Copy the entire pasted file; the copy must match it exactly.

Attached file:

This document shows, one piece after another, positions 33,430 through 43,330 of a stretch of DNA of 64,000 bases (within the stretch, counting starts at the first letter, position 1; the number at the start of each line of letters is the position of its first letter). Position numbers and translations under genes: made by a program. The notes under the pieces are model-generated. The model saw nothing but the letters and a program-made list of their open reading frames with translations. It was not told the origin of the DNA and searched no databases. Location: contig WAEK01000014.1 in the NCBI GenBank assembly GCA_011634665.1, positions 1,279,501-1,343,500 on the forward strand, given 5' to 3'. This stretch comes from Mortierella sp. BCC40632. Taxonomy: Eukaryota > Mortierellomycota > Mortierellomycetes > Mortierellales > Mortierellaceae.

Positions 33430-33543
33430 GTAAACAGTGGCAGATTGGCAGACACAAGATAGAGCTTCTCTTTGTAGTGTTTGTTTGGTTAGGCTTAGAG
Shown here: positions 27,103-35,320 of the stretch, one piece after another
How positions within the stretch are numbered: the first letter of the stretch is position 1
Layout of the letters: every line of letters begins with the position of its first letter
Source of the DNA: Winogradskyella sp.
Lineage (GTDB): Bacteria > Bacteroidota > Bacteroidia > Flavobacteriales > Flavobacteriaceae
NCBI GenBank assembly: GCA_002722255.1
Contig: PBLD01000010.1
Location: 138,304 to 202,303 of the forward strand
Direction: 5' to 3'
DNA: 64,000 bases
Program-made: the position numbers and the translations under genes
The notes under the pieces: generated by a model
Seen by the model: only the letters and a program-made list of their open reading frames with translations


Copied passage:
This document shows, one piece after another, positions 33,430 through 43,330 of a stretch of DNA of 64,000 bases (within the stretch, counting starts at the first letter, position 1; the number at the start of each line of letters is the position of its first letter). Position numbers and translations under genes: made by a program. The notes under the pieces are model-generated. The model saw nothing but the letters and a program-made list of their open reading frames with translations. It was not told the origin of the DNA and searched no databases. Location: contig WAEK01000014.1 in the NCBI GenBank assembly GCA_011634665.1, positions 1,279,501-1,343,500 on the forward strand, given 5' to 3'. This stretch comes from Mortierella sp. BCC40632. Taxonomy: Eukaryota > Mortierellomycota > Mortierellomycetes > Mortierellales > Mortierellaceae.

Positions 33430-33543
33430 GTAAACAGTGGCAGATTGGCAGACACAAGATAGAGCTTCTCTTTGTAGTGTTTGTTTGGTTAGGCTTAGAG
Shown here: positions 27,103-35,320 of the stretch, one piece after another
How positions within the stretch are numbered: the first letter of the stretch is position 1
Layout of the letters: every line of letters begins with the position of its first letter
Source of the DNA: Winogradskyella sp.
Lineage (GTDB): Bacteria > Bacteroidota > Bacteroidia > Flavobacteriales > Flavobacteriaceae
NCBI GenBank assembly: GCA_002722255.1
Contig: PBLD01000010.1
Location: 138,304 to 202,303 of the forward strand
Direction: 5' to 3'
DNA: 64,000 bases
Program-made: the position numbers and the translations under genes
The notes under the pieces: generated by a model
Seen by the model: only the letters and a program-made list of their open reading frames with translations